Autocorrelation in GAM and GRASP models is an important topic of discussion since these models are being widely used in predictive animal and plant distribution models in the discipline of ecology.
The most widely used statistical models in the fields of ecological modeling, biodiversity and conservation are Generalized Linear Models (GLM) and GAM (General Additive Model) which is a semi-parametric extension of GLM. GRASP stands for Generalized Regression Analysis and Spatial Prediction (http://www.cscf.ch/grasp/grasp-s/welcome.html). GRASP is a combination of advanced S Plus functions and GIS (Geographical Information System) Many of these applications can be run through the software “R” (www.r-project.org).
What is Autocorrelation?
Autocorrelation describes correlation between a process, say Xt, at a different point of time Xs. The autocorrelation function can be depicted in a formula as
where Xt has the variance Ïƒ2 and mean Î¼. E is the expected value. The result will range between -1 and 1. 1 indicates perfect correlation while -1 indicates perfect anti-correlation. You must note that the function should be well defined.
If you use time series data in regression analysis, autocorrelation of residuals will be a problem area, since it will lead to an upward bias in the statistical significance of coefficient estimates. A Durbin Watson test can be used to detect the presence of autocorrelation. You can use Durbinâ€™s h statistic, if your explanatory variables include a lagged dependent variable. To avoid autocorrelation related problems you may use differencing of data and lag structures in estimation. (http://en.wikipedia.org/wiki/Autocorrelation)
Biogeographical Predictions of Distributions of Species
Biographical predictions of distribution of species are very important in assessing the impact of changing environmental conditions on the distribution of species, eco systems and natural communities. Many of the statistical models ignore the important issues related to the distribution of species like spatial autocorrelation, dispersal and migration, and biotic and environmental interactions. When modeling spatial distribution of species following the things should be taken into consideration (GLF+06).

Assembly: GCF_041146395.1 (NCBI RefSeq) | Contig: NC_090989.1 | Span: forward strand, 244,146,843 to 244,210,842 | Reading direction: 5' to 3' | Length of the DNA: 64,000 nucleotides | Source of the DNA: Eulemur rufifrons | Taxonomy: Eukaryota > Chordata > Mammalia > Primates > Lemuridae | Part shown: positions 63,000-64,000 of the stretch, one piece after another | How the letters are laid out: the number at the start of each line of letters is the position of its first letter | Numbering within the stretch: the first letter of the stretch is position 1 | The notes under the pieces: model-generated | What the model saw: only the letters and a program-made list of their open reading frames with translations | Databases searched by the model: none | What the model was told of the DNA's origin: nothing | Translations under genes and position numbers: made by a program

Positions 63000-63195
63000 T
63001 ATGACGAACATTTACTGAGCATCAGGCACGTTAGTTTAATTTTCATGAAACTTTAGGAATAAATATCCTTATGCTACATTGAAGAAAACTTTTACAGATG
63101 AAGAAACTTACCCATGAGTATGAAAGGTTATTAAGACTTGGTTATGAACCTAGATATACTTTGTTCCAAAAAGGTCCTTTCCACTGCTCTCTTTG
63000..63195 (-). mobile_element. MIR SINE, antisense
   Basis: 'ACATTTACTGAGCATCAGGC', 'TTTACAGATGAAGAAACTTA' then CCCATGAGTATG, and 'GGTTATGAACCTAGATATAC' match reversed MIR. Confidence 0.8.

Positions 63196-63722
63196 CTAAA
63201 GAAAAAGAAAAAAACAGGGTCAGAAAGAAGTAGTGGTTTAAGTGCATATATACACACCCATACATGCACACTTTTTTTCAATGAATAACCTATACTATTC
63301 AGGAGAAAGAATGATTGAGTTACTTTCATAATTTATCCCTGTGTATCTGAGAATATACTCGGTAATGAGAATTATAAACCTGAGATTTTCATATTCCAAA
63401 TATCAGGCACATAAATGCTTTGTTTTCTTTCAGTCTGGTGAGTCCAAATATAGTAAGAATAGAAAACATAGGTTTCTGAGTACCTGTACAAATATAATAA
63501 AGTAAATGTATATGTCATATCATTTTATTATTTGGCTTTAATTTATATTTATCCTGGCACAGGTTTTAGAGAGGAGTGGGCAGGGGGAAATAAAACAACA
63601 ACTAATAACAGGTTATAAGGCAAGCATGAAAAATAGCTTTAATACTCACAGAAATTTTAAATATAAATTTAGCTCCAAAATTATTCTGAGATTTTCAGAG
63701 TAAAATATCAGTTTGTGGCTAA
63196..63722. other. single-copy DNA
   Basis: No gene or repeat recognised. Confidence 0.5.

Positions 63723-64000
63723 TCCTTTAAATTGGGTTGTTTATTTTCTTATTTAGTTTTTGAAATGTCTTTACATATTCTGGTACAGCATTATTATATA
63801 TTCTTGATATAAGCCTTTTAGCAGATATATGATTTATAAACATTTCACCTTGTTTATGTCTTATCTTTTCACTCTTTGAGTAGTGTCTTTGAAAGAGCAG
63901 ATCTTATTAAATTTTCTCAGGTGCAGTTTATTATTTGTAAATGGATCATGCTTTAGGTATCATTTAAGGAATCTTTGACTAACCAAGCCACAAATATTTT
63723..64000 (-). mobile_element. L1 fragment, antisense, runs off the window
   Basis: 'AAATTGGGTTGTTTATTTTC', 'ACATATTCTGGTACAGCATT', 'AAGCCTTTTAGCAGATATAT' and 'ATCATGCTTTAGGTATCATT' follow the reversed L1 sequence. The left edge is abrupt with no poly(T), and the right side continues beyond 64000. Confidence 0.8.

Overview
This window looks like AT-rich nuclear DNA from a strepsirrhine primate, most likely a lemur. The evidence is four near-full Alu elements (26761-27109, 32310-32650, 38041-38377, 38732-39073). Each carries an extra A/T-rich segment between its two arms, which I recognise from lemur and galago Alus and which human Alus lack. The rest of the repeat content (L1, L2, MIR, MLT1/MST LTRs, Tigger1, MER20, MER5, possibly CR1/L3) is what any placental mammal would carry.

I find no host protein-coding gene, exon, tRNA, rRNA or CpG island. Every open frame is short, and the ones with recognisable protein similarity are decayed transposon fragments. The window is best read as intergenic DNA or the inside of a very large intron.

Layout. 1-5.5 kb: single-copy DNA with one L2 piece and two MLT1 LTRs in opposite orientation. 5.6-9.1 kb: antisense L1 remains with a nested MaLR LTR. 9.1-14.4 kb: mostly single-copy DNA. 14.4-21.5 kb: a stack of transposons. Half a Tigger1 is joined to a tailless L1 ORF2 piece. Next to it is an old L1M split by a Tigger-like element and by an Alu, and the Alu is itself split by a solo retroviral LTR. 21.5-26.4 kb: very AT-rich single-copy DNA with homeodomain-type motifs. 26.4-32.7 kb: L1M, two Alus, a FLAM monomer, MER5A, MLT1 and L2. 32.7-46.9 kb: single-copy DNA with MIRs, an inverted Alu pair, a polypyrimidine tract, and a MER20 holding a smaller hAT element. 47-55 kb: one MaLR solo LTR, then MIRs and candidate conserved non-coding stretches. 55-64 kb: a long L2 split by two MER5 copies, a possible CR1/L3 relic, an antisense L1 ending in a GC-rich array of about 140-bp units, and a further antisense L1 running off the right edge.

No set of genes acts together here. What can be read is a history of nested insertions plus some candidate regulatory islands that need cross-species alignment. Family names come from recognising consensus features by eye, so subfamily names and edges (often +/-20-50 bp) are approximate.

- Links with ecological theory
- Incorporation of spatial concept
- Optimal use of artificially generated data and existing data
- Integration of environmental and ecological interactions
- Prediction of errors and uncertainties and
- Prediction of the distribution of communities
In most of the spatial analyses, spatial autocorrelation is an important source of bias. Although GAM, CTA and GLM models are vulnerable to spatial autocorrelation the performance of GAM and CTA models are better. The reliability of niche modeling can be improved if certain procedures and techniques, such as â€˜null model approach,â€™ are taken into consideration during the modeling process (SAK06).
The R version shares the basic idea and architecture of the S Plus version, but has evolved independently in ways specific to the R environment. Both the versions are made available for free to promote the use of spatial predictions in environmental management and other niche modeling.
The Need for Robust Distribution Models
You need robust speciesâ€™ distribution models and documentation in order to predict the effects of changing environmental conditions on biological communities and ecosystems. Autocorrelation in GAM and GRASP models should be considered seriously. An improved collaborative effort between theoretical and functional ecologists, ecological modelers and statisticians is needed to make better distribution models.
GLF+06 – Making better biogeographical predictions of species’ distributions by ANTOINE GUISAN, ANTHONY LEHMANN, SIMON FERRIER, MIKE AUSTIN, JACOB MC. C. OVERTON, RICHARD ASPINALL and TREVOR HASTIE Journal of Applied Ecology
Volume 43 Page 386 – June 2006, (http://www.blackwell-synergy.com/doi/abs/10.1111/j.1365-2664.2006.01164.x)
SAK06 – Consequences of spatial autocorrelation for niche-based models, P. SEGURADO, M. B. ARAÃšJO and W. E. KUNIN, Journal of Applied Ecology, Volume 43 Page 433 – June 2006. (http://www.blackwell-synergy.com/doi/abs/10.1111/j.1365-2664.2006.01162.x).